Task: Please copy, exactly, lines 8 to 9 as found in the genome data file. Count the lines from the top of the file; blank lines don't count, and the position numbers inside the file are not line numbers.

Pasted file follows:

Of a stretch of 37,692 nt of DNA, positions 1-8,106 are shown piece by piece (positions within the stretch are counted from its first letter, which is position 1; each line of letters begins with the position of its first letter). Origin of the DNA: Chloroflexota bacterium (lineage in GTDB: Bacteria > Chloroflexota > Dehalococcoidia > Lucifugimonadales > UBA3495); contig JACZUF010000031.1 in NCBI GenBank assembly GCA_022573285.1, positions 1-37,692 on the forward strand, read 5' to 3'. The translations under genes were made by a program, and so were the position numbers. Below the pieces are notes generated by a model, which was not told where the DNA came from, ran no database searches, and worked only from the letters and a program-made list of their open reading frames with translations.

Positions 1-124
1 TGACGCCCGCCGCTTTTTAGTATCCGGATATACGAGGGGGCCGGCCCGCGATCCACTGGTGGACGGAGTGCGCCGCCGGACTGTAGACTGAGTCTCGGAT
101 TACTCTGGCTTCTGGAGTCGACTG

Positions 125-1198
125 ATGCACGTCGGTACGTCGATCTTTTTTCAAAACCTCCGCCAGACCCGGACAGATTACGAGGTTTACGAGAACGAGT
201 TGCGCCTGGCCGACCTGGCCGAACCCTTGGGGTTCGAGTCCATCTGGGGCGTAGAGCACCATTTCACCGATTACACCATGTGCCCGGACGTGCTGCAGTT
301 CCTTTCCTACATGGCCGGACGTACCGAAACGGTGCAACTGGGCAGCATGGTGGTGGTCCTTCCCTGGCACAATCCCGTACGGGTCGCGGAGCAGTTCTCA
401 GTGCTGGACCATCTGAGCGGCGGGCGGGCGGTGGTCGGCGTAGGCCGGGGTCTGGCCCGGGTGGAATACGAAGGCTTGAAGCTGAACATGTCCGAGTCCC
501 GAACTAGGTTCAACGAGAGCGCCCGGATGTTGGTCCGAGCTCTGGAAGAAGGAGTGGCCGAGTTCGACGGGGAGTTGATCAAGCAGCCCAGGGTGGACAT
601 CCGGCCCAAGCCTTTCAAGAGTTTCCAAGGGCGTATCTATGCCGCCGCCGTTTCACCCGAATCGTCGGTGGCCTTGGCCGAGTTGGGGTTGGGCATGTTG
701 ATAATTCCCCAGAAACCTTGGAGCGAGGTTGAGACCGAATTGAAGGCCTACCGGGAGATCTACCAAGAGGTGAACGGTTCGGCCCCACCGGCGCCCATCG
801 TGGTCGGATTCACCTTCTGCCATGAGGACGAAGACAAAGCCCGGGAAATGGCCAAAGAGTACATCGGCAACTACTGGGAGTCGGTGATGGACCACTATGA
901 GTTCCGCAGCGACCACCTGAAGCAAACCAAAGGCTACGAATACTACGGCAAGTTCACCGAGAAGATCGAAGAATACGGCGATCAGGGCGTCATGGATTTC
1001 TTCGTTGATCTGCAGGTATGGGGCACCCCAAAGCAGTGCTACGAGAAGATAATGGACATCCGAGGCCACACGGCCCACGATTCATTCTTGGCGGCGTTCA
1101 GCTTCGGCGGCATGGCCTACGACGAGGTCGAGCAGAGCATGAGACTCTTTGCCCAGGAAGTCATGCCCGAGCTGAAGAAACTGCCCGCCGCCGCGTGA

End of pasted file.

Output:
301 CCTTTCCTACATGGCCGGACGTACCGAAACGGTGCAACTGGGCAGCATGGTGGTGGTCCTTCCCTGGCACAATCCCGTACGGGTCGCGGAGCAGTTCTCA
401 GTGCTGGACCATCTGAGCGGCGGGCGGGCGGTGGTCGGCGTAGGCCGGGGTCTGGCCCGGGTGGAATACGAAGGCTTGAAGCTGAACATGTCCGAGTCCC